The Cost to You at the Pump


For those of us who are interested in where our taxes go when paying for fuel at the local gas station the below outlines the breakdown to this question.  

As of writing this article the price of petrol per litre was $2.42. Based on AA New Zealand’s website the following shows taxes paid per litre at the pump:

 National Land Transport Fund: $0.63
ACC Motor Vehicle Account: $0.06
Local Authorities Fuel Tax: $0.01
Petroleum Fuel Monitoring Levy: $0.30
GST of 15% on $2.42: $0.36

In total the taxes amount to $1.36 per litre which attributes to 56.20% of the cost to you as the consumer. 

Z Energy Limited (a company who considers itself an NZ owned and operated business listed on the NZX) states that their profit margin is between 4-6 cents per litre. If we use the upper limit of this estimate of $0.06 per litre means that Z Energy Limited’s profit margin is 2.48% of the total cost to you as the customer. The rest of the cost which amounts to 41.32% would be explained by the importation, distribution and operating costs to provide this product to the New Zealand marketplace.

Now to regard what the above means in context. Using figures from the NZ Herald it was said that during the 2018 period the government budgets total spending on Transport and Communications to be $2,620,000,000 (or $2.620 billion). Total fuel purchased by the consumer in NZ during 2016 was 200.9 petajoules which equates to 200,900 Terajoules. One Terajoule is equivalent to 28,000 litres. Assuming that this amount of consumption held true during the period ended 2018, NZ will have consumed 5,625,200,000 litres of petrol in total. This means the NZ government will have accumulated $7,650,272,000 in petrol taxes for the 2018 year. The Governments total surplus during the 2018 year would then be $5,030,272,000 after fulfilling their promises in the 2018 budget. The above doesn’t put into consideration the regional fuel tax already in place in Auckland of $0.10 which other regions have attempted to put in place all over the country.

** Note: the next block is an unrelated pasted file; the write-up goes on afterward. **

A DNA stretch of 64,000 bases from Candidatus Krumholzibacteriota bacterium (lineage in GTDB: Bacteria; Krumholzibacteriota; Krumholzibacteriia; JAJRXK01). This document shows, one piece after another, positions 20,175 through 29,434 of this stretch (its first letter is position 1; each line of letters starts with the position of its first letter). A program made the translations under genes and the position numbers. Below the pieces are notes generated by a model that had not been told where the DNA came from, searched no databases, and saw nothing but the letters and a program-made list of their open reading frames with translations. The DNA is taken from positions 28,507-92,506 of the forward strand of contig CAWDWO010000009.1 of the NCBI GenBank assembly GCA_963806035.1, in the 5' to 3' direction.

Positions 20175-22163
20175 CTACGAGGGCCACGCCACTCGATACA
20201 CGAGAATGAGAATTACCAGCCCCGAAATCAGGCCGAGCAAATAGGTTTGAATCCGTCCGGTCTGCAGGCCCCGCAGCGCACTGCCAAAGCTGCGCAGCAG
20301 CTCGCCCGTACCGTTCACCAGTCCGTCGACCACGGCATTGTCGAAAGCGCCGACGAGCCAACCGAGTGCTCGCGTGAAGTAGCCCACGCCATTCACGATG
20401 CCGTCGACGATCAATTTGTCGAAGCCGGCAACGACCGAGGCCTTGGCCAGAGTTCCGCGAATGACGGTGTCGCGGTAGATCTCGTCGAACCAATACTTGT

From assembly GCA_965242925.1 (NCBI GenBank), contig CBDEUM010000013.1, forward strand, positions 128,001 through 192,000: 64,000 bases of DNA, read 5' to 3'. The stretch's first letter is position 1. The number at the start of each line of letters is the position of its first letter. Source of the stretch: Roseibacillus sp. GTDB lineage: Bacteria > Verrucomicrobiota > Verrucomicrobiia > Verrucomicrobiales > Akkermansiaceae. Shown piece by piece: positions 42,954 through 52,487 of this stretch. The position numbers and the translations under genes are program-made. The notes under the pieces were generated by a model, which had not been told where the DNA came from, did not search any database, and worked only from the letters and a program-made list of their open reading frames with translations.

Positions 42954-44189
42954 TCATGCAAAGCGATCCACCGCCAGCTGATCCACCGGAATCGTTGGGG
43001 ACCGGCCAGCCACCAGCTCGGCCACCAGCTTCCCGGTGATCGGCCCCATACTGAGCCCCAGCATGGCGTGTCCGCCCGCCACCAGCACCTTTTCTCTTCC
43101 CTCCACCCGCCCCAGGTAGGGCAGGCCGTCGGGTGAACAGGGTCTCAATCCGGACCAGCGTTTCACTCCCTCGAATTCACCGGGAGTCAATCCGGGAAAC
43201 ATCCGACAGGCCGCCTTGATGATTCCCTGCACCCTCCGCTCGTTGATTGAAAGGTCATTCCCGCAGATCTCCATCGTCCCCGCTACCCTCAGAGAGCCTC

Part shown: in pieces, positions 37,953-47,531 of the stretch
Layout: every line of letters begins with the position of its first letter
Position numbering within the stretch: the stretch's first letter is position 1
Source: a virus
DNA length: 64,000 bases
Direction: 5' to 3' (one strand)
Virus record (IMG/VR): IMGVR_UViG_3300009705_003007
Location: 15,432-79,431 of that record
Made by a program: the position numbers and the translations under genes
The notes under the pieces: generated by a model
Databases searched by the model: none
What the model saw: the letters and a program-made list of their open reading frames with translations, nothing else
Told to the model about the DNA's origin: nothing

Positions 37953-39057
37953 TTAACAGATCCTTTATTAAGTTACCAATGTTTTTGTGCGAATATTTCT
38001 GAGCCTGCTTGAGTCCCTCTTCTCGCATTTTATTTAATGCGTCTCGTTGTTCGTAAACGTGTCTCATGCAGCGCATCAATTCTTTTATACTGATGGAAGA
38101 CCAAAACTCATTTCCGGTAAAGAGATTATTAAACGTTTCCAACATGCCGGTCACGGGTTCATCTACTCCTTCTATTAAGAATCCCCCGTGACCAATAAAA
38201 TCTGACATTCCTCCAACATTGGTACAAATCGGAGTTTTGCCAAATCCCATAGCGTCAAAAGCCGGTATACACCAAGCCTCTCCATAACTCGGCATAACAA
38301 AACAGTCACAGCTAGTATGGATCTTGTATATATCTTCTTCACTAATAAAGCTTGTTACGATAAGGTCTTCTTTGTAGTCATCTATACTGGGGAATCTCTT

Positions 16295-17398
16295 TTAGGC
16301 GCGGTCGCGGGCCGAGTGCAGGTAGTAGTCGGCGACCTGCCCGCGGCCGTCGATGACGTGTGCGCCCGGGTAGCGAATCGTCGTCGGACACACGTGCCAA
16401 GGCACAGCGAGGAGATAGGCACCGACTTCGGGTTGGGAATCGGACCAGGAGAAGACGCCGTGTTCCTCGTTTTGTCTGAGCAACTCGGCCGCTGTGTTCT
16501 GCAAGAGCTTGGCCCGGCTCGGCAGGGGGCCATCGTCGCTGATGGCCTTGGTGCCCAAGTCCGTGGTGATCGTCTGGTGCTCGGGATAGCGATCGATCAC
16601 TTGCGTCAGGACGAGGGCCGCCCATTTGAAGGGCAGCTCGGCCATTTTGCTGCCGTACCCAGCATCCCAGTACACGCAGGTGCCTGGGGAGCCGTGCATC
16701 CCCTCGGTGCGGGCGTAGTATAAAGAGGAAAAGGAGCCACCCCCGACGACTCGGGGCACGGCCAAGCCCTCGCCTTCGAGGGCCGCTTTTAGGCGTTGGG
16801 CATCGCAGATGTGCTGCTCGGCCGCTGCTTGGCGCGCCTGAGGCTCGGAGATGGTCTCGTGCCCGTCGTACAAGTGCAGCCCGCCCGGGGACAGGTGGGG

So, in the interest of keeping things simple the government is the one that costs the consumer the most when filling up and not your local petrol supplier. All of this is just food for thought when we all start feeling the pinch at the pump.

Joanne Whyte